In Jainism, dharma refers to the eternal law which all of its followers must adopt thereby becoming indifferent of the material senses of the world. It promotes a sense of self-denial and nonviolence. Karma, more than being just a principle, is a way of preventing sins in Jainism (Andrea & Overfield, 2012). Karma in Jainism also acquires a physical and material exists within the soul rather than being the consequence of an action.
In Buddhism, dharma refers to the law of righteousness, especially as it was taught by Buddha himself. Dharma in Buddhism characterizes that universal law of nature that spans the mundane and extra-mundane, engendering the duties of Man as realizing through meditation as did the Buddha (Andrea & Overfield, 2012). In Buddhism, Karma not merely relies on one’s actions but also on the intention behind any action. As such, Karma explains the causal relationship between the various actions and the kind of next life which leads to.
While the basic concept of dharma is the same in all three traditions, Hindus understand it as a natural law that governs social relations and responsibilities. On the other hand, dharma in Buddhism refers to the teachings of Buddha as well as the mental states experienced by Man. These include all the impulses and conscious thoughts. Further, the concept of karma differs in Hinduism and Jainism whereby karma in Hinduism does not occupy an existential state within the soul whereas it occupies a material state within one’s soul in Jainism.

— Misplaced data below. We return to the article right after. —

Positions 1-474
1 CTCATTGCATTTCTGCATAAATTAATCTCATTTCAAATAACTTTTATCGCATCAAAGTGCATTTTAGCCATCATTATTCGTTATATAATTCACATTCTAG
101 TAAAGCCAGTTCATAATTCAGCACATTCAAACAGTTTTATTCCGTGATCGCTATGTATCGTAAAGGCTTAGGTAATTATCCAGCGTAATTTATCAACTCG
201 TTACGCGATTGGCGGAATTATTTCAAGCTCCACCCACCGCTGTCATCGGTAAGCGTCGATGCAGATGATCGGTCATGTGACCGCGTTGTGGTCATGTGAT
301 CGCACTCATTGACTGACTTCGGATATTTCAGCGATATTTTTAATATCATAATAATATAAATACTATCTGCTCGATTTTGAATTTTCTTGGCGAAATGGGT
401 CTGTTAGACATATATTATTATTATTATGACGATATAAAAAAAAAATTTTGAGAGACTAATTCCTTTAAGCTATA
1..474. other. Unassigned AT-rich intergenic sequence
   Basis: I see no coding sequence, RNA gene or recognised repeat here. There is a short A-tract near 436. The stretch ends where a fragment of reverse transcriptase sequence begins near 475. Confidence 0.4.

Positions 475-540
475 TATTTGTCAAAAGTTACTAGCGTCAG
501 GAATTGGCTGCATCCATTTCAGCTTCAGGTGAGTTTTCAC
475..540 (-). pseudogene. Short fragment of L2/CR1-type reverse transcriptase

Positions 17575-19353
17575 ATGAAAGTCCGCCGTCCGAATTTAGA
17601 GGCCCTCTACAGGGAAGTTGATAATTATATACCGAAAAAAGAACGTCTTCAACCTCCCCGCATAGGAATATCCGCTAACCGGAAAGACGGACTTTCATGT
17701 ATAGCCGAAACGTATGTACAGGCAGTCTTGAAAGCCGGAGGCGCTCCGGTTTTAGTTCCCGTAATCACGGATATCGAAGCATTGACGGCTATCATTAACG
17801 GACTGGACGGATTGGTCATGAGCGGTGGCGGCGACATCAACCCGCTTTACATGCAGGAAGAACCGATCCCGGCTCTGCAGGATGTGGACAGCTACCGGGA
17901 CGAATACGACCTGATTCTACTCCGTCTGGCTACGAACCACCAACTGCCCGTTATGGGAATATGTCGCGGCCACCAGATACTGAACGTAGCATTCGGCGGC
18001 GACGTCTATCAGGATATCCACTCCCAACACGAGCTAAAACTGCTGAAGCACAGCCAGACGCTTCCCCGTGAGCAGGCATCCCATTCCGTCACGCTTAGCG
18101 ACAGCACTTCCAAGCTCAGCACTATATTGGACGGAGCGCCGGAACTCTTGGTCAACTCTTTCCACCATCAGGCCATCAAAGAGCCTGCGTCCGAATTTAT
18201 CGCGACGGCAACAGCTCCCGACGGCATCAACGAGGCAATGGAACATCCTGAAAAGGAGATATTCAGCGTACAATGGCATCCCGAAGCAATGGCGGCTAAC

2. Being monotheistic religions, there is one God in all three Abrahamic religions although the concept of God differs in each of these. As noted by Neusner, Chilton & Graham (2002), Christians and Muslims rely on cumulative knowledge of God as added on by each additional scripture. Jews, however, rely on a dual knowledge of God through oral and written Torah. .